Microsoft has decided that because Windows Update can’t properly check to see if you have enough hard drive space available before it applies updates, the solution is to simply steal more of the user’s hard drive space and reserve it for OS updates.
Starting with Windows 1803, Microsoft began warning users that if they didn’t manually clear data before installing the OS, it might fail to reboot properly post-update. The reason? According to the company, “Windows Update does not check systems for adequate space requirements before it initializes.” The manual solution to this problem is for the end user to clear temporary files and “maintain awareness” of available storage. The idea that Microsoft might have needed to maintain awareness of the storage requirements of its own operating system has apparently been rejected as an explanation for the problem, given that the company still sets a minimum storage requirement of 16GB for Windows 10 32-bit devices and 32GB for 64-bit products.
With the release of Windows 19H1 / 1903, Microsoft will require you to give up roughly 7GB — possibly more, depending on system characteristics — in order to preserve the operating system’s ability to operate efficiently and without error when there is a limited amount of storage space available. You will not be allowed to disable this feature, though you’ll be able to change how much storage is reserved (it’s not clear how much control you’ll have over this process). As Microsoft states:
Through reserved storage, some disk space will be set aside to be used by updates, apps, temporary files, and system caches. Our goal is to improve the day-to-day function of your PC by ensuring critical OS functions always have access to disk space. Without reserved storage, if a user almost fills up her or his storage, several Windows and application scenarios become unreliable. Windows and application scenarios may not work as expected if they need free space to function. With reserved storage, updates, apps, temporary files, and caches are less likely to take away from valuable free space and should continue to operate as expected. Reserved storage will be introduced automatically on devices that come with version 1903 pre-installed or those where 1903 was clean installed.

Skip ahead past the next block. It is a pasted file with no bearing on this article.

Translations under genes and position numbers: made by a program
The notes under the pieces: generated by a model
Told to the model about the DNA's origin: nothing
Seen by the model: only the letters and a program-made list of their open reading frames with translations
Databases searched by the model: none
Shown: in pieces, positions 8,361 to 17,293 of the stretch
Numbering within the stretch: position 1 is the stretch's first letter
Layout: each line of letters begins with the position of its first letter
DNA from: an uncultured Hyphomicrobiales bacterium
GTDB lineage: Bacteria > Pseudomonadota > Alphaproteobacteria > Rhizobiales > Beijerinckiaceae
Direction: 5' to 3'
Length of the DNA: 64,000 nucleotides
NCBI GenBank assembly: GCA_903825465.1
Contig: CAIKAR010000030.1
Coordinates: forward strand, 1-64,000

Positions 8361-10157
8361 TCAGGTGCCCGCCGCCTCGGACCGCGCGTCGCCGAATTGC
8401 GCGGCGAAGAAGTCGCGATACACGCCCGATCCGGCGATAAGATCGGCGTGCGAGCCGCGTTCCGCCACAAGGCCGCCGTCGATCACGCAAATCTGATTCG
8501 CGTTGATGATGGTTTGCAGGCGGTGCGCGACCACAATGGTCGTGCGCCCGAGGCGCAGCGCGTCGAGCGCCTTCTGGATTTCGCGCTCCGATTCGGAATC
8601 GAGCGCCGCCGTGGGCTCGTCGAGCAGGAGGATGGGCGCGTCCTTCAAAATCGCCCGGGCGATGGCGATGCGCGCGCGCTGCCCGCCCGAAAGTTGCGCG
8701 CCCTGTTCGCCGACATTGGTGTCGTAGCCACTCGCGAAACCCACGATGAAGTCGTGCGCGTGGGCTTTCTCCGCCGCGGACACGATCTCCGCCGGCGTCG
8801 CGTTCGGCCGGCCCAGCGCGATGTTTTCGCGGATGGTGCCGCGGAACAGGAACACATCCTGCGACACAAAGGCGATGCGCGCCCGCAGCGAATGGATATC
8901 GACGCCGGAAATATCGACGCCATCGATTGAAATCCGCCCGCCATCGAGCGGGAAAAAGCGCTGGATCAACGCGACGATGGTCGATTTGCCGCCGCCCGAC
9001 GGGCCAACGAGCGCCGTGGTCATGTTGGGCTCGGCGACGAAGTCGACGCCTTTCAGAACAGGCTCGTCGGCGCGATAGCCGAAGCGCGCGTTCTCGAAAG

If we’re a bit salty on this point, it’s only because this is scarcely a new problem. When available storage is critically low, Windows’ behavior collectively becomes a bit wonky. It’s not unusual to see general system instability or performance degradation as a result. Microsoft’s decision to carve out a specific storage area for hosting temporary files and other information to prevent these issues isn’t intrinsically a bad one, even if it’s embarrassing to see Windows Update failing to check for available disk space before starting the update process.
The problem is, Microsoft didn’t bake these requirements into its storage specifications for Windows 10 in the first place. A 7GB storage pool represents 22 to 44 percent of the available storage on a 16-32GB Windows 10 system. Obviously enthusiasts, with substantially more resources, may not have a problem here. But the advent of cloud data has pushed a number of OEMs to offer relatively small amounts of storage on entry-level Windows hardware.
It would be nice to see the company adjust its minimum storage capacities to reflect these new requirements. Creating a solution to this problem that doesn’t require users to manually move photos and video to properly perform an update is a good idea, but not when it comes at the cost of leaving already-constrained users gasping.
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